Larval Diets from Different Protein Sources for Mediterranean Fruit Flies (Diptera: Tephritidae)
Authors: CHAN JR., HARVEY T.; HANSEN, JAMES D.; TAM, STEPHEN Y. T.
Source: Journal of Economic Entomology, Volume 83, Number 5, October 1990 , pp. 1954-1958(5)
Publisher: Entomological Society of America
Abstract:The effects of larval diets with different protein sources were investigated on the development of the Mediterranean fruit fly, Ceratitis capitata (Wiedemann). Casein, corn hydrolysate, soy protein, soy hydrolysate, yeast hydrolysate, lactoalbumin, lactoalbumin hydrolysate, and wheat gluten were tested as replacements for torula yeast. Flies raised on soy hydrolysate had the highest pupation (63%), pupal weight (11.2 mg), days to pupation (9.1 days), and least percentage eclosion (92.8%). Larvae failed to pupate when fed the corn hydrolysate diet. Pupal weight increased with protein levels, fitting to the regression model y = 5.5(1nx) ,; after a rapid increase, pupal weight leveled off with further increases beyond 5% dietary protein. Protein source and protein concentration affected pupal color; anomalous white pupae resulted from larvae reared on diets containing casein, soy protein, and lactoalbumin at a protein concentration of 3.6%. Increasing the dietary levels of casein, soy protein, and lactoalbumin above 3.6% resulted in normal brown pupae.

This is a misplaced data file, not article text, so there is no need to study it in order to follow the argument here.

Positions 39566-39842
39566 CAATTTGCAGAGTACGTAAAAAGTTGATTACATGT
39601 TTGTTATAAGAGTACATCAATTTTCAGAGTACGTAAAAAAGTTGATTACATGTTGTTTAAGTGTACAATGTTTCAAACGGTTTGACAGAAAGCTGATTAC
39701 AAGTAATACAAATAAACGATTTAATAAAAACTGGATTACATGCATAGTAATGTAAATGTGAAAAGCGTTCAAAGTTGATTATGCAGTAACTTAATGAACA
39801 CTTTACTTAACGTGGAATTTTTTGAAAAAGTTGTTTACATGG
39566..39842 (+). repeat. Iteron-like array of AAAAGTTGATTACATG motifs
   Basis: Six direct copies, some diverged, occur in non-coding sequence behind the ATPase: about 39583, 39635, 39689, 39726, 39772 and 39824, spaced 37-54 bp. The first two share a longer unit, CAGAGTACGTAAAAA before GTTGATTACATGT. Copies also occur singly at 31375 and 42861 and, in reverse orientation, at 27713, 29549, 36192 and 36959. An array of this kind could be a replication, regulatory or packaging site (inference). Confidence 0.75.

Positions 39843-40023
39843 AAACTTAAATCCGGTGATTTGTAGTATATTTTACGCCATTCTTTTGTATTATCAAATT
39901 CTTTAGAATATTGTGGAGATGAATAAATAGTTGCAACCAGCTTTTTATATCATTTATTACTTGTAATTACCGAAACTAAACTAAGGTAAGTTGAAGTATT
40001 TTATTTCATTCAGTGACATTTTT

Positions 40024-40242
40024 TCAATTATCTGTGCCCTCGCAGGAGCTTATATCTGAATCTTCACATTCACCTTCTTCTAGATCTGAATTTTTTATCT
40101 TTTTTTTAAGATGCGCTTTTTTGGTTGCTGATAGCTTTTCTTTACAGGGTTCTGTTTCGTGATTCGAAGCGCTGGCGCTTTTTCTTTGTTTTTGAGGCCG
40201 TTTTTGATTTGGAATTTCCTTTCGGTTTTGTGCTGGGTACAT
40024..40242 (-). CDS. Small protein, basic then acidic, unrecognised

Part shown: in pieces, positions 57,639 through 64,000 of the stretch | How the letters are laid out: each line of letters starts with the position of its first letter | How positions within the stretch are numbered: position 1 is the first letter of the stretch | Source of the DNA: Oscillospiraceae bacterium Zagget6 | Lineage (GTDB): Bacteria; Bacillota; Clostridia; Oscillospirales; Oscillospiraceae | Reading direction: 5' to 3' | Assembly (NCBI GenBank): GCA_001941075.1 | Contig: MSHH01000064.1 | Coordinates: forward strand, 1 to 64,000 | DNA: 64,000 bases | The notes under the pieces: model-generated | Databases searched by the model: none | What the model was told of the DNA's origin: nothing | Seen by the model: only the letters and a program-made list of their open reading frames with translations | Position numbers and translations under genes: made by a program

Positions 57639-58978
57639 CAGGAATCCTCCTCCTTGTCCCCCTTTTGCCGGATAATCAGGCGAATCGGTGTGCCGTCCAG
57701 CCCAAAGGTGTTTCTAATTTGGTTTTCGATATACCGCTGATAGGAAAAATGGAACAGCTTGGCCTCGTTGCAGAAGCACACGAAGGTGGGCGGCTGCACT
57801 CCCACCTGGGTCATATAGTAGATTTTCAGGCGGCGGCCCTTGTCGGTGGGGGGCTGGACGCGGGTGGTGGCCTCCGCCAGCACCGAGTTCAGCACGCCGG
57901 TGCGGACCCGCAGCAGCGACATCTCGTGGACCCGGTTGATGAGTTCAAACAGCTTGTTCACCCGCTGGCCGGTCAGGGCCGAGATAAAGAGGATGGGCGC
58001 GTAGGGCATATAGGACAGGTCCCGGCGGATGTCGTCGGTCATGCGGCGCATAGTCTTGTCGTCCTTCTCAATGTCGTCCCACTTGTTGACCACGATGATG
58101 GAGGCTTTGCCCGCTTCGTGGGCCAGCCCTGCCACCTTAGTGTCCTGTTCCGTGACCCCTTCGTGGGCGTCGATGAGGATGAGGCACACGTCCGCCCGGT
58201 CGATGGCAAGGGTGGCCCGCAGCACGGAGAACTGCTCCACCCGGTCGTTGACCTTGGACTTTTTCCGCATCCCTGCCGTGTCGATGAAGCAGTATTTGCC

Document Type: Research article
Publication date: 1990-10-01
- Journal of Economic Entomology is published bimonthly in February, April, June, August, October, and December. The journal publishes articles on the economic significance of insects and is divided into the following sections: apiculture & social insects; arthropods in relation to plant disease; forum; insecticide resistance and resistance management; ecotoxicology; biological and microbial control; ecology and behavior; sampling and biostatistics; household and structural insects; medical entomology; molecular entomology; veterinary entomology; forest entomology; horticultural entomology; field and forage crops, and small grains; stored-product; commodity treatment and quarantine entomology; and plant resistance. In addition to research papers, Journal of Economic Entomology publishes Letters to the Editor, interpretive articles in a Forum section, Short Communications, Rapid Communications, and Book Reviews.
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